Unless you've been living under a rock the past week you've heard about the despicable police brutality that Oscar Grant, a Oakland, CA resident, was a victim of on New Years Days. If you've never heard of this particular case until now, don't be ashamed because unfortunately, since I've been on my (well deserved) winter break from school I haven't been doing anything besides sitting on my ass and staying away from all things intellectual. I find it quite blasphemous to attempt to exert my energy towards "learning" when I have been forced to do for the past three months against my own will. Call it what you want, lazy, selfish, assholeish, stubborn, but this intellectual break is something that I feel I'm entitled to at this point in my life. In fact, the only news I've been concerned with the past few weeks is the news that Stuart Scott, Chris Berman and/or Stephen A. Smith reports. But that's besides the point. I apologize as I just lost my train of thought, allow me to forge myself back on track.
I have to extend major props to my homey Clif for helping educate me on this horrible occurence. Besides the fact that I have been to lazy to catch up on the latest news stories (can someone inform me on what's going on in Gaza?) I feel that I sometimes become immune to injustice in America, and that is something that I have to learn to steer clear of. My first initial reaction upon hearing a brief synopsis of this story was: "Wow, what a surprised. Another black man murdered by a white police officer." That my friends, is sad, I should never think that way, and neither should any of you. Oscar Grant was a innocent man, who along with his friends, may have been involved in an altercation of some sort prior to being encountered by the officers, but, he did not exhibit any action that was worthy of having a gun pulled on him and being shot to death.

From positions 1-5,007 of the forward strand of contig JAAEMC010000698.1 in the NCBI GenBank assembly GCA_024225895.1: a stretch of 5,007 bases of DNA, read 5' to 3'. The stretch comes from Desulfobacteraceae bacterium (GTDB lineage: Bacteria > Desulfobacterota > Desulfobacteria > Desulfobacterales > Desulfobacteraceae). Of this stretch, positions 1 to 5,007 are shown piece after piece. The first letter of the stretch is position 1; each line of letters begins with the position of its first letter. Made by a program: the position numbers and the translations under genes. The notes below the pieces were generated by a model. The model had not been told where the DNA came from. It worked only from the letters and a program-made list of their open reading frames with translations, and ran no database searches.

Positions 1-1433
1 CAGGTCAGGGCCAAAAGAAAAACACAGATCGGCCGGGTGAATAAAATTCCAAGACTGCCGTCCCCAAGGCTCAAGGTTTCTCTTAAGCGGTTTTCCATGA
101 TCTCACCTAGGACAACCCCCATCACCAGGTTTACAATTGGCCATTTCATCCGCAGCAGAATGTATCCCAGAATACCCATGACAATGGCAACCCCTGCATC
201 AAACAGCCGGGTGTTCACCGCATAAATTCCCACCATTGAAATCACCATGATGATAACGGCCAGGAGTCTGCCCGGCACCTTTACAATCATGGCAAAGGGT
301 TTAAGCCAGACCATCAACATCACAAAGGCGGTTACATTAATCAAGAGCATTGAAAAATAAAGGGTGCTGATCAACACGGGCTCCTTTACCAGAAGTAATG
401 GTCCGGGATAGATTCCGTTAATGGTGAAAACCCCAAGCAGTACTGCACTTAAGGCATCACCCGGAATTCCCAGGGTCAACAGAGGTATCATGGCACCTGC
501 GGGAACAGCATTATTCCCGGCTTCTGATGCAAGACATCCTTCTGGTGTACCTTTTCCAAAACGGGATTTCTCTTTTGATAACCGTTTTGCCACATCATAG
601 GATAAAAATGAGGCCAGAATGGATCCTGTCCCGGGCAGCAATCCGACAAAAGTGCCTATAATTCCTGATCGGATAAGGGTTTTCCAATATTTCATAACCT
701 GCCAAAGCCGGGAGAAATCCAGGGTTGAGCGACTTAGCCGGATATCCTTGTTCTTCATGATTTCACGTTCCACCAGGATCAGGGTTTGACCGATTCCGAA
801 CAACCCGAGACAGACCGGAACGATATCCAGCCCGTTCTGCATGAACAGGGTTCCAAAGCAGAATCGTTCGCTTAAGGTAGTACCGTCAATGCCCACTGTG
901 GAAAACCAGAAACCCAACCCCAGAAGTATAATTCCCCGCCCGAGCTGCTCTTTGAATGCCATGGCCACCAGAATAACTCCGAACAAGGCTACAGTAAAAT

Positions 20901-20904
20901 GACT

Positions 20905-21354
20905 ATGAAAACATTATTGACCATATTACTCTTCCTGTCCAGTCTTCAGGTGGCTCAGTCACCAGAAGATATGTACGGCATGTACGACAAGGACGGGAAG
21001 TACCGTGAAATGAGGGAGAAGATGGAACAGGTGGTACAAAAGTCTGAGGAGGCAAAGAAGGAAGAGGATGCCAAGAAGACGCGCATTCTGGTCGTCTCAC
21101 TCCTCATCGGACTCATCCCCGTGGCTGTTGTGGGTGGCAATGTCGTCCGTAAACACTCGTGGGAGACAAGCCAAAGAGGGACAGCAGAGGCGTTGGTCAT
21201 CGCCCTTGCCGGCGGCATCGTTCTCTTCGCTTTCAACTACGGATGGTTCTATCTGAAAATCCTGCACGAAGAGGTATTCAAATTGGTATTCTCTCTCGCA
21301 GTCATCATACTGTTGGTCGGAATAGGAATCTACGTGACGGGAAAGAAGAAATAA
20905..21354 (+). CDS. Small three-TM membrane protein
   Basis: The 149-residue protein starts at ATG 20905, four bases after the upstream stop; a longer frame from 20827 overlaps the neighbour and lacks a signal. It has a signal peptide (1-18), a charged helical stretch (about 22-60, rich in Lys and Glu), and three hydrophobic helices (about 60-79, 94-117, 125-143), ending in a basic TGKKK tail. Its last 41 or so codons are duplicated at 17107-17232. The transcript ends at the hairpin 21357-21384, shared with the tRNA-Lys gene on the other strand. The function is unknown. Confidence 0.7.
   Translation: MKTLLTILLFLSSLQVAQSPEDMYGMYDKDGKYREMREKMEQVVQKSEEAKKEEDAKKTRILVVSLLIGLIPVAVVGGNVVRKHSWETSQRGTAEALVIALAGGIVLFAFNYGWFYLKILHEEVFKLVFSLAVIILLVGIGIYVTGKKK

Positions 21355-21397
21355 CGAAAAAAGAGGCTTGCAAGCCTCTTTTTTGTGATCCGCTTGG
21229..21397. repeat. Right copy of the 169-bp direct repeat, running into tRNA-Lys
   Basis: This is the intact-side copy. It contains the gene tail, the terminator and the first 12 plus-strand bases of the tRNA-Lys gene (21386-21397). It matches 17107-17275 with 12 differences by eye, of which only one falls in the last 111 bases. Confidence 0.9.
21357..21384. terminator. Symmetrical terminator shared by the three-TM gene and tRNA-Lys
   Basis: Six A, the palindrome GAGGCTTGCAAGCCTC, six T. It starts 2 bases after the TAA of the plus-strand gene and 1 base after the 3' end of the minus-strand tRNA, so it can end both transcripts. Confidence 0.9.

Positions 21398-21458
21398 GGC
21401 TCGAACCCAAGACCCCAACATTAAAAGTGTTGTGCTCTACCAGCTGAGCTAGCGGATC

Did he pull out a gun on the police officers? No. Did he violently resist arrest? No, not from my observation. So why did he get shot? Well, in my personal, humble, compeltely bias opinion based on my personal life experiences is that the life of a black man means nothing to a white cop. A black man, in most of their eyes, is worthless, violent and they feel as though they need to take violent measures to "tame" them as though they are animals. There is no doubt in my mind that these same police officers or any other white cop (or black cop for that matter) would have been more lenient towards a white man . Am I wrong? If am, I encourage you by all means to prove it. We tend to forget that we are only 40 years removed from the Civil Rights Era, and 30+ years removed from the Black Power Movement (and the Black Panthers were established in Oakland, what a coincidence). Which means, even though we have a black president, racism and many of the sick and twisted mindstates that were present during the 1960s and 70s are still alive in our society. Look at it like this, these police officers could very well be the children of racist and predujice parents who may have lived in the Oakland era during a time where racist were open about their intentions. I'm rambling a bit, but bare with me, because this is a topic that I am passionate about. There are just so many things that need to be "un-learned" in American society by both blacks and whites, I hope that this is another sign of that.